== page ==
A Velcro closure adjustment offers greater versatility for fit and a small, well-cut bellows (the ‘pocket’ which lies under an expansion zip, providing the extra fabric which allows the garment to expand in this area when unzipped) avoids bunching of the fabric and interfering with glove fitment.
Venting channels that have a fixed waterproof/windproof layer of fabric behind them are less effective – a lot of jackets come like this. Venting flaps that can be secured in the open position via a press-stud or some other fix are the most effective. Exhaust vents at the back of a jacket help prevent the garment ballooning with air.
Zips are weak points through which the elements will pass. In our opinion, a single, well-secured and substantial storm flap over the main front zip is essential and a double storm flap is better still. Vents and pockets are also weak points and would benefit from a storm flap or a water-resistant zip to keep out the wet stuff.
Water-resistant zips (they are not fully waterproof) are very effective at keeping out rain and a storm flap is not classed as essential but be aware that they are not 100% effective. Standard zips need to be protected by a storm flap, period. A chunky, glove-friendly zip-pull is better than a small, fiddly one.
Hem draw cords
Some jackets come with draw cords around the lower hem, which help with the fit and shape of the jacket, stop loose fabric from flapping around, keep out drafts and are handy for battening down the hatches when the weather turns ugly.
Velcro waist adjusters are the most user-friendly and help in fine tuning fit, give the jacket shape and play a part in trapping warm air for added insulation.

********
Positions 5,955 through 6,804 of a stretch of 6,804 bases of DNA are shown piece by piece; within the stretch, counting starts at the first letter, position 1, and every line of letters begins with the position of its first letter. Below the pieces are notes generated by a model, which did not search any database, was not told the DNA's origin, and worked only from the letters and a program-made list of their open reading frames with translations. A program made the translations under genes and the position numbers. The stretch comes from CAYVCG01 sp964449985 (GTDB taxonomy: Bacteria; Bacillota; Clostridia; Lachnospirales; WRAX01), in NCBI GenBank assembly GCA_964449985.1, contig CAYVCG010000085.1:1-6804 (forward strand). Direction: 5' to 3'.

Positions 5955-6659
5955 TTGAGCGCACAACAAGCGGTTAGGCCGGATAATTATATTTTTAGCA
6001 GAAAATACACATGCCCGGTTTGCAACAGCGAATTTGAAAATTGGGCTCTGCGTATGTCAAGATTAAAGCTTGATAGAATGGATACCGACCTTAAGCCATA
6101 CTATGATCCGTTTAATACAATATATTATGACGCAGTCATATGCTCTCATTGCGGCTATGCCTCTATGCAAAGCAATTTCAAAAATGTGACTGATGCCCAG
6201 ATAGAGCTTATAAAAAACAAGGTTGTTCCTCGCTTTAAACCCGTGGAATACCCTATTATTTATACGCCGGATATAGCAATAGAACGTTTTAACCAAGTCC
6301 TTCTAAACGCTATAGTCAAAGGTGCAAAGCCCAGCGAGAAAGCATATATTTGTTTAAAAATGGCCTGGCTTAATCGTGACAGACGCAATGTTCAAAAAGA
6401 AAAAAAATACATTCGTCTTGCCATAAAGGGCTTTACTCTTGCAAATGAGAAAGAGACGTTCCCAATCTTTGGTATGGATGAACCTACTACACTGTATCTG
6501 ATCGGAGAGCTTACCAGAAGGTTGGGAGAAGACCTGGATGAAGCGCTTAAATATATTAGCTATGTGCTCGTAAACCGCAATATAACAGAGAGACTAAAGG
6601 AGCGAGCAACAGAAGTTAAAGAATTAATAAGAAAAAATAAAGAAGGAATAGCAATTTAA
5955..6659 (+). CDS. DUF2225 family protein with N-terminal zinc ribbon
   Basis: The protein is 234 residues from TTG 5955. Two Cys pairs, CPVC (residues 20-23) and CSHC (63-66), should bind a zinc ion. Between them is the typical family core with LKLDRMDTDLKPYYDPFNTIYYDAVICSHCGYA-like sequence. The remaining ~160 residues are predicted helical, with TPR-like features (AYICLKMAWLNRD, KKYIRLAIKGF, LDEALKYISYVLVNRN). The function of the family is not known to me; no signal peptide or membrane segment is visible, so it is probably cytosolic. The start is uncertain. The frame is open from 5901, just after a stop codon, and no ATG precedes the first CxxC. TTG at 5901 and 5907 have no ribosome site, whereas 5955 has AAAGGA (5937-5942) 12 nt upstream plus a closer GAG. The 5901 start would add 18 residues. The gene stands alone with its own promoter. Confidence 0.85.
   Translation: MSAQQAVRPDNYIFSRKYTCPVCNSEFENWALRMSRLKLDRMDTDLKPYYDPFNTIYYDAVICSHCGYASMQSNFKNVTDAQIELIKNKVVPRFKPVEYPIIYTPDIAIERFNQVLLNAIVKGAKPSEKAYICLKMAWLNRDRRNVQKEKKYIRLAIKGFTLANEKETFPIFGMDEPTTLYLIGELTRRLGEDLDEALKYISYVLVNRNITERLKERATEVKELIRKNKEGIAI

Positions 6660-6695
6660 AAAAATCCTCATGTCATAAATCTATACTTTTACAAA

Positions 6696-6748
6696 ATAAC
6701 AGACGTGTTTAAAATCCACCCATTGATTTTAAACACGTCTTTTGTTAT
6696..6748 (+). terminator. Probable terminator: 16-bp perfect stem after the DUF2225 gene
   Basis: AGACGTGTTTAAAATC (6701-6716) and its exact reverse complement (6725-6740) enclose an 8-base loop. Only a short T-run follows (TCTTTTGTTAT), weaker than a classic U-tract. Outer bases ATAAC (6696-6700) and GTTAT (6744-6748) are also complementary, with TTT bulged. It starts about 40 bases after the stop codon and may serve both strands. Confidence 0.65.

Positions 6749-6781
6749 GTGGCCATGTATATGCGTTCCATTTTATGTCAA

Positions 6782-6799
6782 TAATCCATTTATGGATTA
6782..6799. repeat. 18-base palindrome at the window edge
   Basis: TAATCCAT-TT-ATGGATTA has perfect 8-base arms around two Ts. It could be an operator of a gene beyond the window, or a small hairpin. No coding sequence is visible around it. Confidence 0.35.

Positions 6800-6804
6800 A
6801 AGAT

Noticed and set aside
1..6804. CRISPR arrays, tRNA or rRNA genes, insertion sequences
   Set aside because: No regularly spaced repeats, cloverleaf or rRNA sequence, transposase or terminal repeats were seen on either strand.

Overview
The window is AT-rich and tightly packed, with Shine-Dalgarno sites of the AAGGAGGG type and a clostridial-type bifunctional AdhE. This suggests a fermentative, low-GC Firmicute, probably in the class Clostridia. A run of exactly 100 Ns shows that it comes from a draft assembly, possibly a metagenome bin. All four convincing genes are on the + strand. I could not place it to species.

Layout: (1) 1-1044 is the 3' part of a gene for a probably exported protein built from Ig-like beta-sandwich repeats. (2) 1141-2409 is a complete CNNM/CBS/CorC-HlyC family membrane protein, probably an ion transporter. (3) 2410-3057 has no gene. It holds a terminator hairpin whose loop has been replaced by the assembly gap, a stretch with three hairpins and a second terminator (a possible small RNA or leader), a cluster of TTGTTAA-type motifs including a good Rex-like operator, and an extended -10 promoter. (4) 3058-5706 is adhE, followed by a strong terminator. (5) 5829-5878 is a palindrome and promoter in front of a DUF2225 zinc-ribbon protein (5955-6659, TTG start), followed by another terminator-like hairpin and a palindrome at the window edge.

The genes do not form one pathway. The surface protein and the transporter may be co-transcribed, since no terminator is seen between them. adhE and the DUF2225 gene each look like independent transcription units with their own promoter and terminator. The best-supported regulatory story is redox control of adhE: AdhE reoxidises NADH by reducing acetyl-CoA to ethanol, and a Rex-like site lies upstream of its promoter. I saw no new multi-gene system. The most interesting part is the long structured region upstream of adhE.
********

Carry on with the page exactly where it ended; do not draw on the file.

Waterproof laminates or drop liner – what’s best?
The more expensive jackets will have a waterproof laminate bonded to the inside of the outer fabric (think Goretex) while others will come with a detachable waterproof drop liner. In both instances the outer fabric of a waterproof jacket will eventually wet out in extended periods of rain, even if treated with a top-quality DWR treatment.
The advantage of a laminate is that there is generally less material to wet out and the uncomfortable cooling effect of soaked material is kept further away from the wearer, plus the jacket is more likely to dry quicker.
The advantage of a drop liner is that it is removable and therefore offers a jacket which will be a cooler running in hot weather.
In either instance, and no matter what the manufacturers would have you believe, the only way to keep your top half from wetting out in long, heavy downpours is to wear a cheap, lightweight waterproof over the top of your motorcycle jacket.
Does your waterproof jacket ‘breath’? Sure it does, but consider the following: for a breathable fabric to work there needs to be a pressure difference between the conditions inside the jacket and those on the outside. The perfect conditions for a fabric to breath would be those found at the summit of a high altitude mountain where it is cold and dry on the outside and hot and steamy on the inside of the jacket.